Let the experiment be a reminder of how we need to keep refreshing our minds, have an outlet and develop our relationships where negativity can be flushed on a constant basis.

Take 10 minutes and watch this video by Alison Ledgerwood (Social Psychologist) called, Getting Stuck in the Negatives (and How to Get Unstuck).

I’d love to hear your thoughts.  Please post a comment below. If you like the article, share it with your friends.


GRATITUDE: More than just a “Thank You”

GRATITUDE: More than just a “Thank You”.


GRATITUDE: More than just a “Thank You”

Today is a gift. This moment is a gift.

Those who are in your life are a gift. You are a gift to those around you.

My best friend once told me about his father. His father had a heart for giving to others. He also let me know that the only thing his father asked for in return was a thank you.

Have you ever given a gift to someone and instead of receiving a grateful response, you received silence?

Gratitude is more than just a “Thank you.” It was not necessarily the “Thank you” my friend’s father was looking for. It is not the silence that incenses you after you have given a gift. It is the lack of gratitude. It is the act of someone taking for granted the gift that was given, or the person who gave it.

In relationships, there is an aspect of humility that says we are to give without expecting anything in return. This would be the best response of the giver. Yet, it still hurts when the one who gives does not receive a grateful response.

All of us play the role of the recipient. Whether it is a gift at a birthday party, a job, food, a place to sleep, the air we breathe, a moment that changes us, a relationship that encourages us, etc. – we are ALL recipients.

What is our attitude when it comes to receiving? When we take a breath, we expect that we will receive the air necessary to keep us alive. But what happens when those breaths are hard to come by?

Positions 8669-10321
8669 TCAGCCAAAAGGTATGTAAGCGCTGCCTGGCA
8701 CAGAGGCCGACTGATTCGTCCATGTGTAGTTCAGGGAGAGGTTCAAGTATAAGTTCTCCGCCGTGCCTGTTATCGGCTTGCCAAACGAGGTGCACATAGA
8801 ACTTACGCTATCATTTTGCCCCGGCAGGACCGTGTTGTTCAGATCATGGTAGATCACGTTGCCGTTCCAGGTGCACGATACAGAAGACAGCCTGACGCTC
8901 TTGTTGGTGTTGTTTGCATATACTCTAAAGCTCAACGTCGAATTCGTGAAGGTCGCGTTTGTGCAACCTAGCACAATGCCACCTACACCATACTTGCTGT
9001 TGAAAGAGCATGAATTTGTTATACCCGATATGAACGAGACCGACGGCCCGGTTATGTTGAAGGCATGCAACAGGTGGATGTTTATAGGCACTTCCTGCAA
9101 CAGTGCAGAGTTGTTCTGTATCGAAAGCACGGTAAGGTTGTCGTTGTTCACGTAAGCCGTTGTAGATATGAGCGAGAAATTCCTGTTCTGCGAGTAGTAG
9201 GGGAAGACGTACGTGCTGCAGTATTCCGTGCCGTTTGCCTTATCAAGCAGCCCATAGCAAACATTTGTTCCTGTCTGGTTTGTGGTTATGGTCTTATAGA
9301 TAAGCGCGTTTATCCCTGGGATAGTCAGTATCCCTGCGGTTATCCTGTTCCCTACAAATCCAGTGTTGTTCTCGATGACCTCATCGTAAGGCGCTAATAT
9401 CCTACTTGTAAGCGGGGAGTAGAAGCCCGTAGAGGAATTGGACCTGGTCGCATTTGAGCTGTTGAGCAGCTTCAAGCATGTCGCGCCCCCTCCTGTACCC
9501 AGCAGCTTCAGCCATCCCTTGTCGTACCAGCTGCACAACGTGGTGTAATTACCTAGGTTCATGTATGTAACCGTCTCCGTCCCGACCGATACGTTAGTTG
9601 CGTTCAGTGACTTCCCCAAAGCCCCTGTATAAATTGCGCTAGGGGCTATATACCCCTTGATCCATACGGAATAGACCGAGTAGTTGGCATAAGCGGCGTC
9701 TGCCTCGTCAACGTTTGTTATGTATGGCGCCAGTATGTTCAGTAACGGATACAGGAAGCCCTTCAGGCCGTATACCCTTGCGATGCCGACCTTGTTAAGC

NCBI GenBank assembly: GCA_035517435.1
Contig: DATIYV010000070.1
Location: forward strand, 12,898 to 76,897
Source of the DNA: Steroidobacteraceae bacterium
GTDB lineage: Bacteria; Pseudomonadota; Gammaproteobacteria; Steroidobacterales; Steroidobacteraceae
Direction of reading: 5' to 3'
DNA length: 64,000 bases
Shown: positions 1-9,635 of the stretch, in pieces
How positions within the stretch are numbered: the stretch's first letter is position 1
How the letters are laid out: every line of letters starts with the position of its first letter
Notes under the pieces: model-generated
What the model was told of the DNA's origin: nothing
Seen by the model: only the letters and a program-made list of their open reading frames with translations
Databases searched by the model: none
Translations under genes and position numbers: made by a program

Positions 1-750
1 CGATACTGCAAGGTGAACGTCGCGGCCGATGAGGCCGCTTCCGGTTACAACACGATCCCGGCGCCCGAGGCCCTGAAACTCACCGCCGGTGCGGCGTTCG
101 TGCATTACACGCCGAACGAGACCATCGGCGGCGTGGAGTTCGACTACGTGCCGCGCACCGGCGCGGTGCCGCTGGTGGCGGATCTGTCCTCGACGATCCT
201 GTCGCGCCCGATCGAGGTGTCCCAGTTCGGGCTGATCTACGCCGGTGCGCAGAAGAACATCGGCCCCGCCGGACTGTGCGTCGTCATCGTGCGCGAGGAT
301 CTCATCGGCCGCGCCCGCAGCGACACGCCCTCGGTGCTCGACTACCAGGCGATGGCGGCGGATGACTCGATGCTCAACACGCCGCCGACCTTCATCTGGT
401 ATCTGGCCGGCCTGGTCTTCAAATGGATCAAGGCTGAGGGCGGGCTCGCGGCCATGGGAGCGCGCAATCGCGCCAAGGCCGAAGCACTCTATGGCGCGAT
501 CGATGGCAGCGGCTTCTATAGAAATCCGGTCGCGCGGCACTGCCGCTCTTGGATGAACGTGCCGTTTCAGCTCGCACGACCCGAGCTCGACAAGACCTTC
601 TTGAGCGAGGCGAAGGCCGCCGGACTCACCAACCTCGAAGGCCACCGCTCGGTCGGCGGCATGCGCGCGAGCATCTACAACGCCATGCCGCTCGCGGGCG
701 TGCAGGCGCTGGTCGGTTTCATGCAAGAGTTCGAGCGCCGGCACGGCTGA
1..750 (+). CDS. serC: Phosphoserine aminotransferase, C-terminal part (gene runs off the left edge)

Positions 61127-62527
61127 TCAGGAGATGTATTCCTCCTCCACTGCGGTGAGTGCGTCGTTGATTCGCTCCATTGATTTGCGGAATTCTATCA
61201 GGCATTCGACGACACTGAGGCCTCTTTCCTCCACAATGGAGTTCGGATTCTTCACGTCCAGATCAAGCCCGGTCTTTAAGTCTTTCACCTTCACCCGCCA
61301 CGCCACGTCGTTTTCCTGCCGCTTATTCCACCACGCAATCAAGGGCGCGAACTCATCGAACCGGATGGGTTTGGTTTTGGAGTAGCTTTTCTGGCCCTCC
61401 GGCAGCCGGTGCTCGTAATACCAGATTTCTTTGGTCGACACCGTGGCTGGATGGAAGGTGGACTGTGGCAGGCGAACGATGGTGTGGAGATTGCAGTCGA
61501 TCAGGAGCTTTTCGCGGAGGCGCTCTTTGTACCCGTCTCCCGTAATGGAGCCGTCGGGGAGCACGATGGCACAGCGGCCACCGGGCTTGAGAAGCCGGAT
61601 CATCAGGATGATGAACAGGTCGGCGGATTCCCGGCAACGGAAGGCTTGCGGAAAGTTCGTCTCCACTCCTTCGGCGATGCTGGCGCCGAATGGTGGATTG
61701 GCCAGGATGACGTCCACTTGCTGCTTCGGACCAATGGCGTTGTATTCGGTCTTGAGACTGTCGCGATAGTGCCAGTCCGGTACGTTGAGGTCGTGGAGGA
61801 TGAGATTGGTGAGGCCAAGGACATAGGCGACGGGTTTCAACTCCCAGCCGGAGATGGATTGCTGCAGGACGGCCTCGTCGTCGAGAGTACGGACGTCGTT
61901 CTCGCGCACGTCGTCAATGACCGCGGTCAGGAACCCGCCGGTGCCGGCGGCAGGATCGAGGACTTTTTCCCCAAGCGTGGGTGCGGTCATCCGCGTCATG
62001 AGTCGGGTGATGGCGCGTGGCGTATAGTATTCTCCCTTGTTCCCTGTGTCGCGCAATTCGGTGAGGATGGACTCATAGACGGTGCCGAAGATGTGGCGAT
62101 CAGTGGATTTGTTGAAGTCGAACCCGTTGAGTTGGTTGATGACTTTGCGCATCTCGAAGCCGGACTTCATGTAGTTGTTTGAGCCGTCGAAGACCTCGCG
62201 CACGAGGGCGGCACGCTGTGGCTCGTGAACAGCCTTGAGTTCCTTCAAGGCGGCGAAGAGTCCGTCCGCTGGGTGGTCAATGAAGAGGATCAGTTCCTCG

When we turn on our faucets, we expect that water will flow from the faucet so we can drink and be refreshed. But what happens when the water doesn’t flow? It has been said that only once you have carried your own water will you learn the value of every drop – meaning carry it from the well to your house.

Another expression is, “One does not understand the value of something until it is gone.”

When time passes and we live in gratitude, each moment is a gift. The question is, how do you wish to spend it? Would you rather spend it as if you deserved it? Or spend it as if it was a gift to be treasured?

How about the people in our lives? Each person is a gift (yes, even the ones that require more effort to love). Are we expressing our gratitude for the people in our lives?

I challenge you today and this day forward to be intentional about every moment, and every person. As you go through your day, write down at least once a day for thirty days something you are grateful for. Make it different each day. Put some thought into it. Write what makes you grateful and why it makes you grateful.

After thirty days of gratitude, I guarantee you will look at your life, what is in your life, the people in your life and your time much differently.

It is so easy to get caught up in what we do and how we do it. It is so easy to begin to think we deserve what we have as opposed to being grateful for what we have. It is so easy to take for granted the simple pleasures and the beauty that surrounds us. It is so easy to stop noticing the value of what is right in front of us, especially in our relationships.

What is gratitude?

It is a perspective. It is a viewpoint.

When you are walking the streets of New York City, you see the streets, the concrete, the people, the cars, and the busyness of life. It can be easy to think only on the problems that surround you, the difficulties you are facing, and the mundane nature of each moment.

However, when you go to the top of the Empire State Building and look in any direction – your perspective changes. Sure your problems, difficulties and the insanity of the mundane are still present, but your perspective above it all changes.

You realize you are part of something much bigger. Your life DOES matter. The people in your life DO mean something. Each moment IS a treasure.

There is a video that does the best job of explaining gratitude, with visually stunning time lapse photography. Be encouraged today. You can watch it here.

Take some time and show gratitude for what you have. Show gratitude to the people that are in your life. Be grateful for the air you breathe. Take a deep breath and exhale slowly. As you do, slow down your thinking and find something to be thankful for.

If you are reading this and thinking, “This guy is nuts! He obviously doesn’t know what I am going through! I don’t have a reason to be grateful with all of the problems I am facing!”

This post is for you. You especially should “CLICK HERE” to take 9 minutes and 55 seconds of your life and shut out the issues you are currently facing to be reminded of what you can be grateful for.

Once we change our perspective to one of gratefulness, we can then focus on our relationships with others and how we can exemplify gratitude to others.